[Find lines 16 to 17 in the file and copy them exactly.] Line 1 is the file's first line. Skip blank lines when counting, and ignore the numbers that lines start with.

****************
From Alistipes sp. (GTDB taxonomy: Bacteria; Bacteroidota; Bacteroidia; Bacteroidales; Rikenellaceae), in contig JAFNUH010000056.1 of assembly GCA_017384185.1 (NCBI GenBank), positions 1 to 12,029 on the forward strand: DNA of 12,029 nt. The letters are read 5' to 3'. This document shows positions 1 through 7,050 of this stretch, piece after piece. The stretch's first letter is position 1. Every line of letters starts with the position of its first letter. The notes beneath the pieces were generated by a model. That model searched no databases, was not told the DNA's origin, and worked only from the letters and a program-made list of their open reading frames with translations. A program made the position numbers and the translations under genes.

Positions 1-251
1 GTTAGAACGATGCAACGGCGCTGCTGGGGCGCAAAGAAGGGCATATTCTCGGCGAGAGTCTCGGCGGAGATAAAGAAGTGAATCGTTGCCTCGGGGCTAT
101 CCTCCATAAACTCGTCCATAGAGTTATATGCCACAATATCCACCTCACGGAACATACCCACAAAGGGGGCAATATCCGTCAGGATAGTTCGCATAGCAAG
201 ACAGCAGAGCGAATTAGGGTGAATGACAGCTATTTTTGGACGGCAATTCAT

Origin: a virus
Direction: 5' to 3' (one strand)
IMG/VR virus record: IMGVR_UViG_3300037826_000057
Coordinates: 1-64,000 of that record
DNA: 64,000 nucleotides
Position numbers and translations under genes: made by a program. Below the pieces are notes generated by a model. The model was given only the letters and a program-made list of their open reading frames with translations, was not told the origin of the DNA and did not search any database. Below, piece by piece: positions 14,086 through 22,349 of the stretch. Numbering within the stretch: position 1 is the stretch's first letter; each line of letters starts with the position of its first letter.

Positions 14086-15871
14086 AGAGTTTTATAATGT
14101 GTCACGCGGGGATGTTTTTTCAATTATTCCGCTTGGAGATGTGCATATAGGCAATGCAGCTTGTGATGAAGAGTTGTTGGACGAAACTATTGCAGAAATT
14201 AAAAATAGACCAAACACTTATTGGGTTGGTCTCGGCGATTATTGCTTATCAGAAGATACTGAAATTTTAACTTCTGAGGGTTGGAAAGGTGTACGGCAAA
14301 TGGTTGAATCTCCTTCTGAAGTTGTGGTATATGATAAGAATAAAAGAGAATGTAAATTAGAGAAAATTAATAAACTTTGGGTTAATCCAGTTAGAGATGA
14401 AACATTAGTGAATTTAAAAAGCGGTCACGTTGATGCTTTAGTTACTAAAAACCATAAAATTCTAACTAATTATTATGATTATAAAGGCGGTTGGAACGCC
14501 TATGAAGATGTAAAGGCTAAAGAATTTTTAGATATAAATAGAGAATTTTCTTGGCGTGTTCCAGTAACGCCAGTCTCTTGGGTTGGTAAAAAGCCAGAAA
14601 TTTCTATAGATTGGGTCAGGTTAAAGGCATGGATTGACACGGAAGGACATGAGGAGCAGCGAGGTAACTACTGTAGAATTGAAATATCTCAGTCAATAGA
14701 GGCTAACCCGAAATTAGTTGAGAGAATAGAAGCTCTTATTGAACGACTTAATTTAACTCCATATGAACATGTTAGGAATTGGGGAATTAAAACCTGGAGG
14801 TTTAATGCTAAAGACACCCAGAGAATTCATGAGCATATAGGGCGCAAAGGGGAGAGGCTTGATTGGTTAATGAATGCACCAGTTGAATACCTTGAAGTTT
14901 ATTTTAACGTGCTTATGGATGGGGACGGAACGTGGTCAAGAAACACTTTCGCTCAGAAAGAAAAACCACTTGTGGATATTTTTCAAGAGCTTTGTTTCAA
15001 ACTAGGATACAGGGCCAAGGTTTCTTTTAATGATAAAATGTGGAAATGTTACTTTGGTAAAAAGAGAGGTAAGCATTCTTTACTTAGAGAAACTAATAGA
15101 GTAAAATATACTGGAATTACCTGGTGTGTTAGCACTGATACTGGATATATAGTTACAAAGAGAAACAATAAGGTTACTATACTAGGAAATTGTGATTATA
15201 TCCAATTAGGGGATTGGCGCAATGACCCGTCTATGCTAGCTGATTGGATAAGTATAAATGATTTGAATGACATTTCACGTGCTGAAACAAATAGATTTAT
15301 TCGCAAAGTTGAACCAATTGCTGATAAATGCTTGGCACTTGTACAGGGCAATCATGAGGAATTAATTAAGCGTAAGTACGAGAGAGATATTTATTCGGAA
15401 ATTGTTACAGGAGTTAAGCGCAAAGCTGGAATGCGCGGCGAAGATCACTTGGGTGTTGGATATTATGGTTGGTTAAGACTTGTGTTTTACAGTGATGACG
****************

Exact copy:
14301 TGGTTGAATCTCCTTCTGAAGTTGTGGTATATGATAAGAATAAAAGAGAATGTAAATTAGAGAAAATTAATAAACTTTGGGTTAATCCAGTTAGAGATGA
14401 AACATTAGTGAATTTAAAAAGCGGTCACGTTGATGCTTTAGTTACTAAAAACCATAAAATTCTAACTAATTATTATGATTATAAAGGCGGTTGGAACGCC